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Madeintyo Is Making Some of Atlanta's Best Hip-Hop from His Parents' Kitchen

His bass-heavy production is right in line with the Atlanta scene, but spending his formative years in Japan inspired Madeintyo in more than just his name.
Photo via Madeintyo

Madeintyo, short for "Made in Tokyo," only has one proper EP and a few videos to his name, but he's already managed to carve out a spot for himself between Future, Young Thug, and Migos in the crowded Atlanta hip-hop scene. His bass-heavy production is right in line with the Atlanta scene, but it seems like spending his formative years in Japan inspired Madeintyo in more than just his name. His style is more playful and breezy than we usually hear out of Atlanta.


The guy's not rapping about his money or drug use, either. He's a modest rapper—the closest he gets to talking himself up is his EP's stand-out track, "Uber Everywhere," and even then he seems like he might rather walk if prices are surging.

Madeintyo spent six years in Tokyo, moving back stateside after high school where he wound up joining an art collective started by his older brother, Royce Rizzy, called Private Club. The 23-year-old Madeintyo and Private Club have already been getting buzz from the "Uber Everywhere" video and Royce's collaborations with Jermaine Dupri, so I figured I should sit down to talk with him before he blows up any bigger.

I caught up with Madeintyo while he was in New York for a show with the rest of Private Club. We took an Uber together from Brooklyn to the venue in Manhattan and chatted about his music, his newfound fame, and why he's still living in his parents' house and driving around in Ubers everywhere.

VICE: So what's the scene like in Japan?
Madeintyo: I would go to a club over there and see five guys dressed up like Soulja Boy, with the exact shades and everything. That's how they show their dedication to their favorite artists. I'm pretty sure there are even dudes in Japan dabbing to Future. The scene out there is everything.

How were things different when you moved to Atlanta?
The vibe is different. It's so calm and peaceful and chill in Japan. Over here, you have to watch your back. In Tokyo, you can be on a plane or in the airport having an argument with my ex and everyone would mind their own business. I respect that. Japan is safe, too. It's good vibes. I'm ready to go back.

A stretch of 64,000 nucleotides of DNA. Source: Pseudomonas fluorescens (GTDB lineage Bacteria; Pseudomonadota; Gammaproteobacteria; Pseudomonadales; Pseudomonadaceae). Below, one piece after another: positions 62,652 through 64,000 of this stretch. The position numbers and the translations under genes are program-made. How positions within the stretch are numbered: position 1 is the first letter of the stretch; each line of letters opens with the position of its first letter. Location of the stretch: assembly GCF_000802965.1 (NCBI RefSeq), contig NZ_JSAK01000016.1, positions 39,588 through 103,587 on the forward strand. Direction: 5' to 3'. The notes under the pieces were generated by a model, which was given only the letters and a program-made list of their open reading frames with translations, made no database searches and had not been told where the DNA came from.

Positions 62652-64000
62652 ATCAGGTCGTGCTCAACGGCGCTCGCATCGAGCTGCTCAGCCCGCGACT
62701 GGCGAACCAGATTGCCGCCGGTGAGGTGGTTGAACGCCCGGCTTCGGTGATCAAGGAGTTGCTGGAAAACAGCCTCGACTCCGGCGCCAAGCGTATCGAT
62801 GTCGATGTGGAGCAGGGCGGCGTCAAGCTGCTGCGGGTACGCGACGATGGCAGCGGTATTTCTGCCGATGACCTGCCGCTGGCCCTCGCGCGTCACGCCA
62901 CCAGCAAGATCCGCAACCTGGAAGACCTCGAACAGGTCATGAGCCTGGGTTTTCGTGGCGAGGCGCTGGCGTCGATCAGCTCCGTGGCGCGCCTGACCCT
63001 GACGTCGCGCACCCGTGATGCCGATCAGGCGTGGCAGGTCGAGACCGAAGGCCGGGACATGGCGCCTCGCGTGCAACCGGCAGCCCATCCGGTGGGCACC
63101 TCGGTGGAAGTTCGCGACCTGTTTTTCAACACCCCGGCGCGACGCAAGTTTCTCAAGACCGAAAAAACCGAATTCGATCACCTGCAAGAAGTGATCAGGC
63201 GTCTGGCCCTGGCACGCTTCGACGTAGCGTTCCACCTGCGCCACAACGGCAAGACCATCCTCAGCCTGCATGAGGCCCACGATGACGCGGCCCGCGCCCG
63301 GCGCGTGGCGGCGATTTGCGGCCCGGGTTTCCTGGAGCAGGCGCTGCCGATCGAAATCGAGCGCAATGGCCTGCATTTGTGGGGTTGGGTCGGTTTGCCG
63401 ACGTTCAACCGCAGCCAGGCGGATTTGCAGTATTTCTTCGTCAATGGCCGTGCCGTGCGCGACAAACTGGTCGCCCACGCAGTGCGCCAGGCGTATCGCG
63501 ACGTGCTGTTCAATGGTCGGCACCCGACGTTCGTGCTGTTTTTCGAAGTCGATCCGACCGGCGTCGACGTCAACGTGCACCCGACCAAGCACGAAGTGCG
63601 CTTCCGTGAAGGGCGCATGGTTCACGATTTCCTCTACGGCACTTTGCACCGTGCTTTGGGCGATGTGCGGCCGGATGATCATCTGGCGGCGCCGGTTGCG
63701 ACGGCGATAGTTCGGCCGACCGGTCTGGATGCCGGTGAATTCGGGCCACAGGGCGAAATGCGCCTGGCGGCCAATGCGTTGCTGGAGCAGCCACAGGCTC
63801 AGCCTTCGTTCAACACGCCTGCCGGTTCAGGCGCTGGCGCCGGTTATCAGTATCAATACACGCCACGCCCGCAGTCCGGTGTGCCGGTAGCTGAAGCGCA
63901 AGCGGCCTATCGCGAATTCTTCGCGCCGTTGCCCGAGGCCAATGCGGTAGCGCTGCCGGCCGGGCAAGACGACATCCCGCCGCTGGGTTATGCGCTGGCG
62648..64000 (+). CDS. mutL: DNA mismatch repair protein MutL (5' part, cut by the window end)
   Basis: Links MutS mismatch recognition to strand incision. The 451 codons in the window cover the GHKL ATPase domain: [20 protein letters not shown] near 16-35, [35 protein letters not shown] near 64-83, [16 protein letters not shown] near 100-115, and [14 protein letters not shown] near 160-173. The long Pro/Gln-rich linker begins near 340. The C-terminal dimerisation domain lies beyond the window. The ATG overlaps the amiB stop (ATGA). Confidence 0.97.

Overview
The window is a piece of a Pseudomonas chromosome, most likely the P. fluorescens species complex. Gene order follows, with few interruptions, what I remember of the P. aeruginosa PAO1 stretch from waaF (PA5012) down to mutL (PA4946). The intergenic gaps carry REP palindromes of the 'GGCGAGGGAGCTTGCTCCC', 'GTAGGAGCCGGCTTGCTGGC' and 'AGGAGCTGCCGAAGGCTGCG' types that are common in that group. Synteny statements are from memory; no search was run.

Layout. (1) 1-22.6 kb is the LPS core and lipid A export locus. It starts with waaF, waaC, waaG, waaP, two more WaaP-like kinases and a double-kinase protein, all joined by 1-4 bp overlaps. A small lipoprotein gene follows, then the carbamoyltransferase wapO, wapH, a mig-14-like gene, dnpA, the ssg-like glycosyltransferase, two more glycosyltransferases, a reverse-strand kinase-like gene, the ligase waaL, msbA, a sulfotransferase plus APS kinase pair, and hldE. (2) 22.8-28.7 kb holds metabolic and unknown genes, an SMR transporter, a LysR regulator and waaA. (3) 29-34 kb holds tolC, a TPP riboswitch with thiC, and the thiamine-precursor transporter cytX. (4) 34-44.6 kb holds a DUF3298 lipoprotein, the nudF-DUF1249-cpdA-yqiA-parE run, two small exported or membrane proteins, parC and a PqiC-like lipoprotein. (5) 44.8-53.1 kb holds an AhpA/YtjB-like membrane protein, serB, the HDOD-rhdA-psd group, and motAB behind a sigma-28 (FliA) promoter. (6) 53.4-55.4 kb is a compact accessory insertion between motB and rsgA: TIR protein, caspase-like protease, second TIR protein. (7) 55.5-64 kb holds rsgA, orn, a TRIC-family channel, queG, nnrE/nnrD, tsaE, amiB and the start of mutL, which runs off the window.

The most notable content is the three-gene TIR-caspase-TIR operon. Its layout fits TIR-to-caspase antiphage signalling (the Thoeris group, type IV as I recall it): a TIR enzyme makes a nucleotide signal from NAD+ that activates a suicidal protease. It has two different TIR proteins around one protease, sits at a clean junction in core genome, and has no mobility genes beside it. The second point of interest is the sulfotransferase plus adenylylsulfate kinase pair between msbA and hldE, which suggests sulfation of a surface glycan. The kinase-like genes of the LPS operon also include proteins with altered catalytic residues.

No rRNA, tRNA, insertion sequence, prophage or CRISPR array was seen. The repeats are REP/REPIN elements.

Nice. How'd you first get started doing music?
Me and my brother, Royce Rizzy, have always done everything together. We used to look up to our cousin who was rapping, and we'd go watch him record in his room and write our own stuff. He would turn the beat off and we'd still be rapping. He started setting up sessions in his room to record us. Our voices sounded super light and pip-squeak. My mom used to play it—she'd pull up in her Lexus blasting it and be like "these my babies!"

And then how'd you and Rizzy get started with Private Club?
We got Phin Tha Weirdo, who's from Houston but I met him in Japan. Rizzy met Salma Slims in Atlanta when he moved out there. She was in a girl group but started turning up and rocking with us. Then there's Noah Wood$—he's dope and gives that boom-bam, hip-hop vibe. Smokers music only. Nephlon Don is just straight up Philly street. He probably won't do many interviews because he's a straight street dude. That's the squad.

How'd you come up with "Uber Everywhere"? It seems like that's the song everyone is stuck over.
I recorded that song in my kitchen. We were piped up and it was lit. Actually, my mom was in the kitchen, too. My whole crew was there in the kitchen, doing what Private Crew does, and it just came up. "Uber Everywhere" was just a random line that I said and then ran with. I didn't really feel like it was a song until a day later when I listened to it and said, "Yo, this shit is hard. I think people are really going to mess with it."

What's it mean to be piped up?
Piped up is like turned up.

I see. What's it like having fans now?
It feels weird as fuck. I'm still trying to come up. I still stay in my parents' crib. My mom always says "you don't have fans until you can pay your rent," and I feel that way. I don't have my own crib and I'm still in an Uber because I don't have a car. I don't think any fame is going to sink in until it's my living—but I'm glad it's starting to pay off.

What's next?
None of this stuff was planned. We just created it. You never know when it's going to happen that people will start to mess with your music. I'm just all off the vibes—whatever I feel like doing next is what I'm going to do.